Senators vote to allow babies on the Senate floor

Tammy Duckworth recently became the first senator to give birth while in office. Duckworth, a former lieutenant colonel in the Army, was a helicopter pilot whose Black Hawk was shot down over Iraq, causing her to lose both of her legs. She became the first female double amputee, and retired from the Army. She then began her political career, while also growing her family. “Bryan, Abigail and I couldn’t be happier to welcome little Maile Pearl as the newest addition to our family and we’re deeply honored that our good friend Senator (Daniel) Akaka was able to bless her name for us — his help in naming both of our daughters means he will always be with us,” she said in a statement.

While Duckworth is taking 12 weeks of maternity leave, she will be remaining in Washington, D.C. so that she can vote if necessary. She pushed for changes to the Senate rules, making her — and any other parenting senators — better able to balance the demands of life as a lawmaker and as a mother. And the Senate quickly embraced these changes, passing a new rule allowing children under the age of one to be present on the Senate floor.

“Being a parent is a difficult job, and the Senate rules shouldn’t make it any harder,” Senate Rules Committee Chairman Roy Blunt, R-Mo., said. “I’m glad we were able to get this done to address the needs of parents in the Senate.”

“Maile Pearl, welcome to the world — and welcome to the United States Senate,” said Sen. Dick Durbin, D-Ill, adding that it will “do us good, every once in a while, to see a pacifier next to the antique inkwells on our desks, or a diaper bag next to a brass spittoon that hasn’t been used in decades.”

Sen. Ben Sasse, R-NE, spoke in favor of the change on Facebook. “My colleague from Illinois, Senator Tammy Duckworth, just became the first sitting senator to give birth in office. She’s dealing with all the stuff that new moms and dads deal with – sleepless nights, diapers, feedings, and sleepless nights. Did I mention sleepless nights?” he wrote. “But she’s also a Senator with busy day job. So, we changed the Senate rules to allow her to bring her newborn to the Senate floor. I think we’re wise to listen to Senator Duckworth on this one.” Calling Maile’s birth a gift, Sasse acknowledged that new lives are precious — but also that they can turn someone’s life upside down.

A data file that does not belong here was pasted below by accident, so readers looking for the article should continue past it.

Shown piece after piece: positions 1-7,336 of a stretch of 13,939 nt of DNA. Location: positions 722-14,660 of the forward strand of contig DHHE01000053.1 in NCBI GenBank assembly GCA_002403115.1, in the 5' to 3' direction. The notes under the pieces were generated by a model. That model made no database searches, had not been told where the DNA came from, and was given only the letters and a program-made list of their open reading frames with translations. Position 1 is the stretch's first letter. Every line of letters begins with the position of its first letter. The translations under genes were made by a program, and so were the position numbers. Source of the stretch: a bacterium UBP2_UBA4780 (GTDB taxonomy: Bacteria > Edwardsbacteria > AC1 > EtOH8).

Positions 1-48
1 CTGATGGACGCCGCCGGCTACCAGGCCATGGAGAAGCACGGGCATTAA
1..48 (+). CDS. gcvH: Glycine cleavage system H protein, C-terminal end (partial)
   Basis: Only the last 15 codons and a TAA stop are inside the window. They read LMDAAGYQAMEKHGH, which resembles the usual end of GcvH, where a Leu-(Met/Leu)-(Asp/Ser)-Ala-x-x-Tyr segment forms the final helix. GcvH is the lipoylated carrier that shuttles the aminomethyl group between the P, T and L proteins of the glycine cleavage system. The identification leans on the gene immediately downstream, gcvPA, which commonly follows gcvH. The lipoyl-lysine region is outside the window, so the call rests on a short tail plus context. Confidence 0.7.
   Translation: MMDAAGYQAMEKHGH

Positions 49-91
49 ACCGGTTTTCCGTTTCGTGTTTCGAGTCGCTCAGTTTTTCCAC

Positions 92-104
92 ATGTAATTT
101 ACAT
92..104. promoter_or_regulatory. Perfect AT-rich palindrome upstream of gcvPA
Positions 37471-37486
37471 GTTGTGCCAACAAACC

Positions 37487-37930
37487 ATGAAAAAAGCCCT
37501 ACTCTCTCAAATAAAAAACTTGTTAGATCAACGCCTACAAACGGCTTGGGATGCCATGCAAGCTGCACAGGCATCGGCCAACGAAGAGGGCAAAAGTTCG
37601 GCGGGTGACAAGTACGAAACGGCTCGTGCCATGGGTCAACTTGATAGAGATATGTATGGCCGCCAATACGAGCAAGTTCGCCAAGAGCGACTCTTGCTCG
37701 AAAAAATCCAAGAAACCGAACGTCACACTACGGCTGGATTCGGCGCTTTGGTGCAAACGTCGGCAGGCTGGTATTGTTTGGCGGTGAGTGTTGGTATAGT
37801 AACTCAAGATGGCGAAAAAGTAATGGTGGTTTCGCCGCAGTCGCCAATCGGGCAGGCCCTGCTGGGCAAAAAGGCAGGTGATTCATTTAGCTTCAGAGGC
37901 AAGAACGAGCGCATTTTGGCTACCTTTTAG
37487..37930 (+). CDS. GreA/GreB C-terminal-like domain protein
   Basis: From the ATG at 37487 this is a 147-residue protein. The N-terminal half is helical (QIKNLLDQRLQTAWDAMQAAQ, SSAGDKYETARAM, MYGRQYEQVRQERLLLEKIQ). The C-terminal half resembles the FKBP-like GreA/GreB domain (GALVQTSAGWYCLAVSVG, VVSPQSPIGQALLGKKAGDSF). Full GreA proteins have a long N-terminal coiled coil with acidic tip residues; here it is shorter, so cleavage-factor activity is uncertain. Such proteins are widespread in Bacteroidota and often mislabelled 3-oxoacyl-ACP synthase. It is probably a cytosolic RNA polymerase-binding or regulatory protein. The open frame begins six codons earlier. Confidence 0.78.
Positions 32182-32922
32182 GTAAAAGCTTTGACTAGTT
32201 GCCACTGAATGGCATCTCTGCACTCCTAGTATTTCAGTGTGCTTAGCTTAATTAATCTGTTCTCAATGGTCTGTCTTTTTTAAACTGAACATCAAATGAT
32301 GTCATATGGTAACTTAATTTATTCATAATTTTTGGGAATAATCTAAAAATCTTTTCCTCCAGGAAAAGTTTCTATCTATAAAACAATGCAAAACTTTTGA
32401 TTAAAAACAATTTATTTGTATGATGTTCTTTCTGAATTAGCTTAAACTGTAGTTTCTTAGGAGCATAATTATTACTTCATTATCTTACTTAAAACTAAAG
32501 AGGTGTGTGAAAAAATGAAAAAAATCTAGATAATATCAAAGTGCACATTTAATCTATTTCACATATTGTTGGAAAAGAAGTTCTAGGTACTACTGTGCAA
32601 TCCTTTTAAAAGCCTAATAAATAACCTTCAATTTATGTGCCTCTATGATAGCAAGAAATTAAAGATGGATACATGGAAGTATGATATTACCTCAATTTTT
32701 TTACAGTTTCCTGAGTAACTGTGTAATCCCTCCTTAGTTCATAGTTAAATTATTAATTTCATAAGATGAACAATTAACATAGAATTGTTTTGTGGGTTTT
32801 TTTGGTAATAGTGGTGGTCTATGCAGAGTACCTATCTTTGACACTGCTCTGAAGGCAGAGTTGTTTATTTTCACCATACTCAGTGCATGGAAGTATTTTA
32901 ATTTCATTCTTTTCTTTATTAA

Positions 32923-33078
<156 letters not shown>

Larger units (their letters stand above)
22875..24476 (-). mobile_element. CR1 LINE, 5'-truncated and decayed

“Parenthood is hard work. But it’s great and beautiful. It completely reshapes how you think about unconditional love. We, as a society, ought to be coming alongside new moms and dads and supporting them as best we can,” he said. “For the Senate, that means helping Senator Duckworth be a full-time mom and a full-time public servant.” He then called for more workplaces to follow their example, making babies welcome in our lives.

“Even if there isn’t a one-size fits all policy for every workplace, this one seems clear cut. Let’s broadcast, on C-SPAN every day, what a good thing it is for moms to be able to feed their newborns at work,” he wrote. “The Senate made the right call on this change. It sends a clear message that babies like Maile Pearl are welcome: in our lives, in our hearts, and on the Senate floor.”

Duckworth has been an advocate for mothers for a long time, helping military mothers, co-sponsoring bills for paid paternal leave and affordable childcare, calling for on-campus childcare for students. She also, however, supports abortion, along with many of her fellow senators. While this rule change in the Senate is laudable, and certainly sets an example for embracing life, how much more powerful would it be if they also set an example of welcoming and supporting all new babies, even those born under less-than-perfect circumstances? That would truly groundbreaking.

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